“After successful installation, the implant tries to gain root privileges by checking for the presence of known rooting modules SuperSU and Magisk and running them,” researchers explained. “If no utilities are present, the implant decrypts and executes the Dirty Cow exploit, which is located inside the malware; and if it successfully manages to get root access, the implant registers a custom SELinux policy to get full access to the device and maintain root access. If it used SuperSU, the implant modifies SuperSU preferences in order to silence it, disables its expiry and configures it to autorun during boot. It also deletes all possible logs including SuperSU logs.”
FinSpy Activity Grows
Overall, during Kaspersky’s research, up-to-date versions of the implants used in the wild were detected in almost 20 countries – and given the size of Gamma’s customer base, it’s “likely that the real number of victims is much higher,” the analysts said. They also said that it was clear that FinSpy operators go after carefully selected targets, tailoring the behavior of each implant for a particular victim.
Kaspersky researchers also said that FinSpy’s developers are constantly working on the updates for their malware; and in fact, Kaspersky researchers have found yet another version of the threat and working now to analyze it.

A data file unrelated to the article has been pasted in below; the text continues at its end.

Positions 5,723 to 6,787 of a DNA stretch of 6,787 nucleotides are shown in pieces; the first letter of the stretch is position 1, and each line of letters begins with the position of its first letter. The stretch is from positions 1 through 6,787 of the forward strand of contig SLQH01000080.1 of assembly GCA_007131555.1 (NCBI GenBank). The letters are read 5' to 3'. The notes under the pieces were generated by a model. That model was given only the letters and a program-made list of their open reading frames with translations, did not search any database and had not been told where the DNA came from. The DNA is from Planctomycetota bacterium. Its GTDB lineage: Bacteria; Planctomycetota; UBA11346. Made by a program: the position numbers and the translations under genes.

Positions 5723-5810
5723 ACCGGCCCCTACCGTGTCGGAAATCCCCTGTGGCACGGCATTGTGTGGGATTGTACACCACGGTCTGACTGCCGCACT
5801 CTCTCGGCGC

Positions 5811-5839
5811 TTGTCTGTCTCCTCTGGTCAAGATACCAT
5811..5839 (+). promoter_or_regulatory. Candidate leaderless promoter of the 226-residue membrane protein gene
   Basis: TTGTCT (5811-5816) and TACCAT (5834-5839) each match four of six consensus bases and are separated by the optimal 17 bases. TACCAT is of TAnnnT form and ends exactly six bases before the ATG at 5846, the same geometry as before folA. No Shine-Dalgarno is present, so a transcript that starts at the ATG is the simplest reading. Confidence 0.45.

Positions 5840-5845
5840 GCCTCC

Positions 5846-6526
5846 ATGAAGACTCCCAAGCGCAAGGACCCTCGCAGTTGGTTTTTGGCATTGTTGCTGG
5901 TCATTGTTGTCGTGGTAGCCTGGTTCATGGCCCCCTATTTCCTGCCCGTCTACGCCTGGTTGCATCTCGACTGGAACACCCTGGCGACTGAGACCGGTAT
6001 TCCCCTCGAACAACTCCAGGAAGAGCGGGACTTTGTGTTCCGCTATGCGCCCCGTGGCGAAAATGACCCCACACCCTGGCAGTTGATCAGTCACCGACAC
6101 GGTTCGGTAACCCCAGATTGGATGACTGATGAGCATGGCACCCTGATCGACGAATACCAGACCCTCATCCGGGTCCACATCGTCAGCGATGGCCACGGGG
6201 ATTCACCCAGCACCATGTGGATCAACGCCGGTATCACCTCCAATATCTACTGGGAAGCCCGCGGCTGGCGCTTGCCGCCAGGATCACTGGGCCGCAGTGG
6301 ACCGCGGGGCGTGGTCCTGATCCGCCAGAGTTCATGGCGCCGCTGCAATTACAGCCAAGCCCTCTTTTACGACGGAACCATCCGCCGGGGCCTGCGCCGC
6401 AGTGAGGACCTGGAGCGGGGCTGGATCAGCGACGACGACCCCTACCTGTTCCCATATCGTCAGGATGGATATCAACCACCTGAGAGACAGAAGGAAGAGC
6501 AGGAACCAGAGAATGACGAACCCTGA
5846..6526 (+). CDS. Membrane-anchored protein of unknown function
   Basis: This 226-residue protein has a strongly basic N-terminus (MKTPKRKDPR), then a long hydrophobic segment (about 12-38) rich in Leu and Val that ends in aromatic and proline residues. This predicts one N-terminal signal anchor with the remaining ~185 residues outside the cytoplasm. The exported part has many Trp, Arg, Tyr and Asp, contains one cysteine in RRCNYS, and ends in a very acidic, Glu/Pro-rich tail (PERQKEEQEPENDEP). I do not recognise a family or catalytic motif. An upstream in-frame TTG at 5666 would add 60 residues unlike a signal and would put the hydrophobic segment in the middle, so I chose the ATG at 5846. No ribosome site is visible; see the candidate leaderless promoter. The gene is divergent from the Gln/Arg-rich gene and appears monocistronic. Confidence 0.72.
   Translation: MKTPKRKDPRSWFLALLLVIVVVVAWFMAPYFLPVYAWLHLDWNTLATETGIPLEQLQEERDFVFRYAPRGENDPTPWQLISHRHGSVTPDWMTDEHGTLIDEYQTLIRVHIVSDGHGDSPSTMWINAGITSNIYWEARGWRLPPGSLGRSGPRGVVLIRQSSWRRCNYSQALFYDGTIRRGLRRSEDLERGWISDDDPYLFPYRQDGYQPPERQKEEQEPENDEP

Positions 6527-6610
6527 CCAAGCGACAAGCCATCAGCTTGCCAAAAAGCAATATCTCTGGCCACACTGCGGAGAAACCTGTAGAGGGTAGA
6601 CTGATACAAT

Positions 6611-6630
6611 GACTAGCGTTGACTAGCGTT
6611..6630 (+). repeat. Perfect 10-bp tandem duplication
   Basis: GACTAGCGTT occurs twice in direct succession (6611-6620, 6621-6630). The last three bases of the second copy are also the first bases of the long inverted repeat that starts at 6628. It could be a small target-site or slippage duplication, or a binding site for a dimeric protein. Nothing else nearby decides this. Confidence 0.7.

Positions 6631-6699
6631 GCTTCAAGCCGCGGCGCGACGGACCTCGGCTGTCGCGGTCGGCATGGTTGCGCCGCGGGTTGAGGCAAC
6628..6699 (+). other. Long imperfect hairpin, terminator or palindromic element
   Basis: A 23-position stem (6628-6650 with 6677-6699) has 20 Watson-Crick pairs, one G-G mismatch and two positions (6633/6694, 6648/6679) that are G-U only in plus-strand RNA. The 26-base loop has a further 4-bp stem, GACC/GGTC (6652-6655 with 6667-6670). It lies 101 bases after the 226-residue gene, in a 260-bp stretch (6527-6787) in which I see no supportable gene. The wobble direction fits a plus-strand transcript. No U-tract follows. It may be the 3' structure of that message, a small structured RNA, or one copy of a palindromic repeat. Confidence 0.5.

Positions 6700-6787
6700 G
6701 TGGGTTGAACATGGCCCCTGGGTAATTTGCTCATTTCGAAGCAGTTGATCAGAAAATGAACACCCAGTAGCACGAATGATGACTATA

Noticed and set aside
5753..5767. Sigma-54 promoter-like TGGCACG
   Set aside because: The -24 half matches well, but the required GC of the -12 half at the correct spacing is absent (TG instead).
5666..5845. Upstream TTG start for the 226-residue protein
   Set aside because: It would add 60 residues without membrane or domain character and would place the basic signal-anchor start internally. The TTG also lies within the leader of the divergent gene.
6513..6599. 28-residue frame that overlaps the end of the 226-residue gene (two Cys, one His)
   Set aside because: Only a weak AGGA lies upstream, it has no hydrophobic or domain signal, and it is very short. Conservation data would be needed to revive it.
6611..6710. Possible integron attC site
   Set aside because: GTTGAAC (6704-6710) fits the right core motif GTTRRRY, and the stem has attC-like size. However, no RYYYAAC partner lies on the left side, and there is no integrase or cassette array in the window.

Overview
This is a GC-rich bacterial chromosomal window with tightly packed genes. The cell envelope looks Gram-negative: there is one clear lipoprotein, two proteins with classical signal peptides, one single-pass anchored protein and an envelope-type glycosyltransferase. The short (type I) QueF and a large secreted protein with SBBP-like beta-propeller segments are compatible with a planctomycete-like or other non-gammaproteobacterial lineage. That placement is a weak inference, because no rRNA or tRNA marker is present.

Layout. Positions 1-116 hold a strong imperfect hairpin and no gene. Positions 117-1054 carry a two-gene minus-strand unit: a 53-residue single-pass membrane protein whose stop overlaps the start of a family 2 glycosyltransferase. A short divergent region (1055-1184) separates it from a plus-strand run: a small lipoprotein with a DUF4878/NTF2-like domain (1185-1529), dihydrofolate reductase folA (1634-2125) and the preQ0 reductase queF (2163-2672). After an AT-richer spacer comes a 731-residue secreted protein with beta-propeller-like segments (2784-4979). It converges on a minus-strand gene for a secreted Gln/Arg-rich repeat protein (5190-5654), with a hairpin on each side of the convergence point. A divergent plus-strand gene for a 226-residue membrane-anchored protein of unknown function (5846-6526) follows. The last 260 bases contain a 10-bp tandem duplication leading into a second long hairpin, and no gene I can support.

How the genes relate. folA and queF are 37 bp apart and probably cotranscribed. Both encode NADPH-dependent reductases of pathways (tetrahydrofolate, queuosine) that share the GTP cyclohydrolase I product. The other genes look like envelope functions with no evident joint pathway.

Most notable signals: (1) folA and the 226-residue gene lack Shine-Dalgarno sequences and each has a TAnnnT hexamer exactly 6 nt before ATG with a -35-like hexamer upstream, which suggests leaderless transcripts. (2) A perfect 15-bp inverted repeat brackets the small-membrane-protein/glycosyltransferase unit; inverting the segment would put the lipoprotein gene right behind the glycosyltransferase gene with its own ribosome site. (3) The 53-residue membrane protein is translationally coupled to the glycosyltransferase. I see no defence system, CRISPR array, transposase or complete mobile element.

“Since [a source code] leak in 2014, Gamma Group has recreated significant parts of its implants, extended supported functionality (for example, the list of supported instant messengers has been significantly expanded) and at the same time improved encryption and obfuscation (making it harder to analyze and detect implants), which made it possible to retain its position in the market,” according to Kaspersky.
Don’t miss our free live Threatpost webinar, “Streamlining Patch Management,” on Wed., July 24, at 2:00 p.m. EDT. Please join Threatpost editor Tom Spring and a panel of patch experts as they discuss the latest trends in Patch Management, how to find the right solution for your business and what the biggest challenges are when it comes to deploying a program. Register and Learn More